The Dutch government appealed the decision, and the Netherlands’ Supreme Court heard the appeal on May 24, 2019. On September 13 the Advocate and Procurator General, independent judicial officers, issued a formal opinion recommending that the Supreme Court uphold the decision.
On December 20, 2019, the Supreme Court of the Netherlands upheld the decision under Articles 2 and 8 of the ECHR.At Issue: Seeking declaratory judgment and injunction to compel the Dutch government to reduce GHG emissions
|06/24/2015||Decision||Download||No summary available.|
|10/09/2018||Decision||Download||Official Decision in Dutch.|
|10/09/2018||Decision||Download||Unofficial English Translation from the Court.|
|01/08/2019||Appeal||Download||Government Appeal to Supreme Court (in Dutch).|
|04/12/2019||Appeal||Download||Urgenda Reply to Government Appeal to Supreme Court (in Dutch).|
|09/13/2019||Opinion||Download||Opinion of Advocate and Procurator General (Dutch)|
|09/13/2019||Opinion||Download||Opinion of Advocate and Procurator General (unofficial English translation)|
|12/20/2019||Judgment||Download||Supreme Court Judgment in Dutch|
Refer also to:
2015: A Duty to Protect. “It is also not at all certain, that stricter climate policies will seriously harm our competitive position, or lead to companies leaving…supposed dangers that the State put forward in its defense. But even if this were the case these grounds are insufficient to assume that the Netherlands is not neglecting its duty of care.”
2019: Rhode Island vs 21 Oil & Gas Companies: Judge William Smith characterized operations “leading to all kinds of displacement, death (extinctions, even), and destruction….Defendants understood the consequences of their activity decades ago…. But instead of sounding the alarm, Defendants went out of their way to becloud the emerging scientific consensus and further delay changes – however existentially necessary – that would in any way interfere with their multi-billion-dollar profits.”
2019: Lawsuit Targets Feds’ Failure to Consider Colorado Fracking’s Climate Harm. “And despite several court decisions making it clear that this failure is illegal, the BLM continues to allow oil and gas leasing to go forward without considering the climate impacts.”
2019: Lawsuits in USA testing “attribution science.” Researchers can link weather events to emissions and companies responsible. “This body of literature…tells us that dangerous climate change is upon us, and people are suffering and dying…and it’s going to get worse.” For any potential uncertainty about climate attribution, there’s at least one truth that should override the rest: Fossil fuel companies “were aware decades ago what trouble climate change would be.”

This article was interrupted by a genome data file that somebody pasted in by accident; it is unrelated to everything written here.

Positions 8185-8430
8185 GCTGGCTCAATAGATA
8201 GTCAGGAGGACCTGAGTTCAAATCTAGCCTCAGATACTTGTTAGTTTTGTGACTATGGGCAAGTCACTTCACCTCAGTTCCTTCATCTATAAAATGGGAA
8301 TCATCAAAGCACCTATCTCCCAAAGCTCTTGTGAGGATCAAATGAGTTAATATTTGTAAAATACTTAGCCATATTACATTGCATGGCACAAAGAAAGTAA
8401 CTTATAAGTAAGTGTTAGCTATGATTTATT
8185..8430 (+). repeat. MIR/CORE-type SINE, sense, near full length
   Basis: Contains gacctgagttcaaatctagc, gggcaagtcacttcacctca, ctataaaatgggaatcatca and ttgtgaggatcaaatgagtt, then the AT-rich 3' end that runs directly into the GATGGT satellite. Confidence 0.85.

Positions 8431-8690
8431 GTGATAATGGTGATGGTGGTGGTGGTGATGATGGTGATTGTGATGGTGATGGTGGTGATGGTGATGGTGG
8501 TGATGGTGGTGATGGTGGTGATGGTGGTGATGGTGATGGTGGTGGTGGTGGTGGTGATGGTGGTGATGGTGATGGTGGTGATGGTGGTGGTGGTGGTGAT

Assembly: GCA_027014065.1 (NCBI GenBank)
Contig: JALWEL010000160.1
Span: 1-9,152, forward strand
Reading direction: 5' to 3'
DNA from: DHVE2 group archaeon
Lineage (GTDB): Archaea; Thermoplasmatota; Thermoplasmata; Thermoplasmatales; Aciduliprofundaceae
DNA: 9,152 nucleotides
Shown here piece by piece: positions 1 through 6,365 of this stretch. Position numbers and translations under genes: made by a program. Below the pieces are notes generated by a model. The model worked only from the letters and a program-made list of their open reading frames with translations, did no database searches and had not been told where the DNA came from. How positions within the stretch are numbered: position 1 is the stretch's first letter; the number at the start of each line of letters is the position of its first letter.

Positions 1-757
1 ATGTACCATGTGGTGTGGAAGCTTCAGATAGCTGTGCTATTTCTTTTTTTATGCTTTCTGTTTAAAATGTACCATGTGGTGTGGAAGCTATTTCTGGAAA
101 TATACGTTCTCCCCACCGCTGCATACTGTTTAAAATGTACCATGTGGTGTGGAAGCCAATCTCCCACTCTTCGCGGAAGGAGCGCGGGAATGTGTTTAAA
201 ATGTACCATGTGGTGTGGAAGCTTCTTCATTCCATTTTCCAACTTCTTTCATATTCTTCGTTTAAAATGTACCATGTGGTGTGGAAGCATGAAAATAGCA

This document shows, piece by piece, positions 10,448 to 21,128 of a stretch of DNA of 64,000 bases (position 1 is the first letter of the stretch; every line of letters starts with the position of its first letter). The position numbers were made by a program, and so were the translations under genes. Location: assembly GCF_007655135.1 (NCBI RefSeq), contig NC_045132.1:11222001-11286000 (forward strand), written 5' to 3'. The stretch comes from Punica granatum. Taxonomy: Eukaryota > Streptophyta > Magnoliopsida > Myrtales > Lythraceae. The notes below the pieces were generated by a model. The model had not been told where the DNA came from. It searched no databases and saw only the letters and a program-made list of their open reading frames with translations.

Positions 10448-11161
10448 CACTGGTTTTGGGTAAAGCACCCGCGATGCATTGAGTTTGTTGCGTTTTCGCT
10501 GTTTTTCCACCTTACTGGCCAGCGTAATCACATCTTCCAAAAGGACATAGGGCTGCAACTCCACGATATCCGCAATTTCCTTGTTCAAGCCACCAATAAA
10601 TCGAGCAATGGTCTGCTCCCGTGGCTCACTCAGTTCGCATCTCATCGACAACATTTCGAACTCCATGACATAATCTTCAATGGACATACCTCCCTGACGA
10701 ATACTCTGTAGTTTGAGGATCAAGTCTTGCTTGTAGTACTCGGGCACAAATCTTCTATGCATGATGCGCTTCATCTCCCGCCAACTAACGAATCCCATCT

Encana, one of the world’s 47 most polluting companies, named “morally responsible” for death & destruction; First time a human rights body stated fossil fuel companies can be found legally and morally liable for harms linked to climate change.
Compare to Canada, if you dare:
Irving drops pledge to cut emissions by 17% at Canada’s largest oil refinery [What a filthy cop out by one of Canada’s nastiest] What will our gov’ts and courts do? Little but twiddle with the truth.] by Reuters, Dec 20, 2019, Calgary Herald
Irving Oil, operator of Canada’s largest oil refinery, has abandoned a pledge to cut carbon output by 17 per cent from 2005 levels by 2020, replacing it instead with a goal to keep its performance on climate change competitive with rivals, according to documents reviewed by Reuters.
The policy change appears likely to ensure the refinery – the nation’s 18th biggest greenhouse gas emitter — misses the cuts by a wide margin at a time Ottawa is seeking to slash emissions and build a reputation as a world leader in the fight against climate change. The refinery is located in the city of Saint John, in the East Coast province of New Brunswick.
Family-owned Irving Oil had publicized the 17 per cent carbon cut target after the Copenhagen Accord of 2009, an international agreement to combat global warming that has since been superseded by a more ambitious and widely adopted deal called the Paris Agreement. [Just done to get a bunch of freebies from taxpayers?]
But the company, which supplies more than half of its gasoline and other fuels to the U.S. Northeast, removed the pledge from its website earlier this year, without any public announcement of a change in policy.